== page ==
DNA Offers Insights into European Hunter GatherersBreaking News
tags: archaeology, DNA, European Hunter Gatherers
Scientists from the Max Planck Institute For the Science of Human History have found evidence that a previously unknown major population shift took place in Europe 14,500 years ago.
Their findings come as part of a wide ranging study of early human hunter-gatherer DNA. The results have offered several valuable insights into prehistoric European demography, from the initial human dispersal from Africa into Asia and Europe, to the consequences of the last Ice Age.
The hitherto unheard of European population shift occurred as the last Ice Age was coming to an end. “During this period of drastic warming, it looks like the European hunter-gatherers were largely replaced by a population from a different maternal source,” explained Adam Powell, a senior author of the study at the MPI in Jena; in a press release published by the institute.
comments powered by Disqus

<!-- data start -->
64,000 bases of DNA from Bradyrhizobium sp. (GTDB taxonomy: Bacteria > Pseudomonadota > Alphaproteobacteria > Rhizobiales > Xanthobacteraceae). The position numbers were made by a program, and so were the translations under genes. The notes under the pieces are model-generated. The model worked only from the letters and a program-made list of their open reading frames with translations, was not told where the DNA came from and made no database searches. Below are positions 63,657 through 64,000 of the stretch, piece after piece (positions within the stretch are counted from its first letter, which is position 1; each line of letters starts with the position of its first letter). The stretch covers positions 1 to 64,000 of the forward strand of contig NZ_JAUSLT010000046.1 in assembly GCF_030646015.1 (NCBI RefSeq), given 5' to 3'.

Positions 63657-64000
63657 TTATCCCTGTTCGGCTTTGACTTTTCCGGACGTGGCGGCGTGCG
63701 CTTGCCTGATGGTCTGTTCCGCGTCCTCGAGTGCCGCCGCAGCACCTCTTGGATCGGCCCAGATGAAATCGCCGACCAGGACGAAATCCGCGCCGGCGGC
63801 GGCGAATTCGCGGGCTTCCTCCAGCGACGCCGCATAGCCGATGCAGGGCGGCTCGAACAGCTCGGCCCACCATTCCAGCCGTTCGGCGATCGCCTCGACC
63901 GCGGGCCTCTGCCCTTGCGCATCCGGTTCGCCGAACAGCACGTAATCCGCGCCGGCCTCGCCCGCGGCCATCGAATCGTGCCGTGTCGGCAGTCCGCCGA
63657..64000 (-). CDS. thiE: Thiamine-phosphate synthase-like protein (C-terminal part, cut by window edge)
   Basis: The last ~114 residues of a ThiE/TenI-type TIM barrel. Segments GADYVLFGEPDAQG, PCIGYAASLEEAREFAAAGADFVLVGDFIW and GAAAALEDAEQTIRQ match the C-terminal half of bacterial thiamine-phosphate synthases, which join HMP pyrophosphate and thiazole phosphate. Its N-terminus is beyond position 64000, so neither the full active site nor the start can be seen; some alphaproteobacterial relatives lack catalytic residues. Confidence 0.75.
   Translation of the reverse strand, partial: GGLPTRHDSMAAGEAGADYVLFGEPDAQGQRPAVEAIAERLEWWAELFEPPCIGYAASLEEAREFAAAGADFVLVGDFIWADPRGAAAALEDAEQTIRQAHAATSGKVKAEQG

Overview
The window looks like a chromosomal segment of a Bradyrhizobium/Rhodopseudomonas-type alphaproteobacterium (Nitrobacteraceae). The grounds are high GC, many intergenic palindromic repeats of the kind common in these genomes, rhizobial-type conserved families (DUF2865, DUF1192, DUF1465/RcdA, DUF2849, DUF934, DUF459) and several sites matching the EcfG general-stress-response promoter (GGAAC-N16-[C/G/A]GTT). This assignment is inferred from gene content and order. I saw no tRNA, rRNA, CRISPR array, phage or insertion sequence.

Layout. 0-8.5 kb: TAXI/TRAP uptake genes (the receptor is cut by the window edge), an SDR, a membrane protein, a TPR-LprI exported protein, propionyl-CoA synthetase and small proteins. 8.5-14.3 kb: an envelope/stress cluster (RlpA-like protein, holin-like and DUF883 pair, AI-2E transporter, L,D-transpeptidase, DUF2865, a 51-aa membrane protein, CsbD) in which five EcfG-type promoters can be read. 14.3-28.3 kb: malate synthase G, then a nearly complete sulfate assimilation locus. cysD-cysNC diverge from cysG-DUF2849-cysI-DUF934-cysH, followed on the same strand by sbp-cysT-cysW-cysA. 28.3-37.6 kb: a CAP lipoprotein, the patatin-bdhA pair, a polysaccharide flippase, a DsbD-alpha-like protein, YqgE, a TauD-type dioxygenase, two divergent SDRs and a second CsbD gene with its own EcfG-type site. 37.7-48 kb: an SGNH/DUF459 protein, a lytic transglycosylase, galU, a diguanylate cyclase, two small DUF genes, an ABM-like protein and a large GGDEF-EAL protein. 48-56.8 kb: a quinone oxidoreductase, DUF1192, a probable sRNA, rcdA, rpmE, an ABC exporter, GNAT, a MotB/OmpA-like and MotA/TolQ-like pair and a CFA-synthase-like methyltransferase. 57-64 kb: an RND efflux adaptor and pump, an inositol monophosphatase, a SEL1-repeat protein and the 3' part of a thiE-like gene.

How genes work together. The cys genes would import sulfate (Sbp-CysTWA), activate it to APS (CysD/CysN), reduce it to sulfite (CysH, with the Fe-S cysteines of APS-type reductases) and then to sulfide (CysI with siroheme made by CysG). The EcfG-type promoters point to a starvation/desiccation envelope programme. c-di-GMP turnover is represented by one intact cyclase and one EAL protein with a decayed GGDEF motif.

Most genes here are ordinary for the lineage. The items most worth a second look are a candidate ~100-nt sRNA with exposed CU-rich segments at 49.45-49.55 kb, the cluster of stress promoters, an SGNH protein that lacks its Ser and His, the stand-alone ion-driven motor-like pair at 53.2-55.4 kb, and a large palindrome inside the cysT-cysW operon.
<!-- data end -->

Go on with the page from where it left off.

- ‘Make it right’: Descendants of slaves demand restitution from Georgetown
- See How Trump's Approval Rating Stacks Up Against Other Presidents After One Year
- Bayeux Tapestry to be displayed in Britain
- From prudish Victorians to arrows in the eye – 10 things from history everyone gets wrong
- State lawmaker files bill to remove Virginia's Robert E. Lee statue from U.S. Capitol
- George Will goes after liberal historian David Goldfield
- Stephen F. Cohen continues to berate Democrats for “demonizing Russia”
- Historian Taner Akçam’s new book includes "smoking gun" of Armenian Genocide
- Historian Antony Beevor “Astonished" At Ukraine Ban On His Best-Selling Book, “Stalingrad”
- Robert Caro says he’s reached 1966 in his next book on LBJ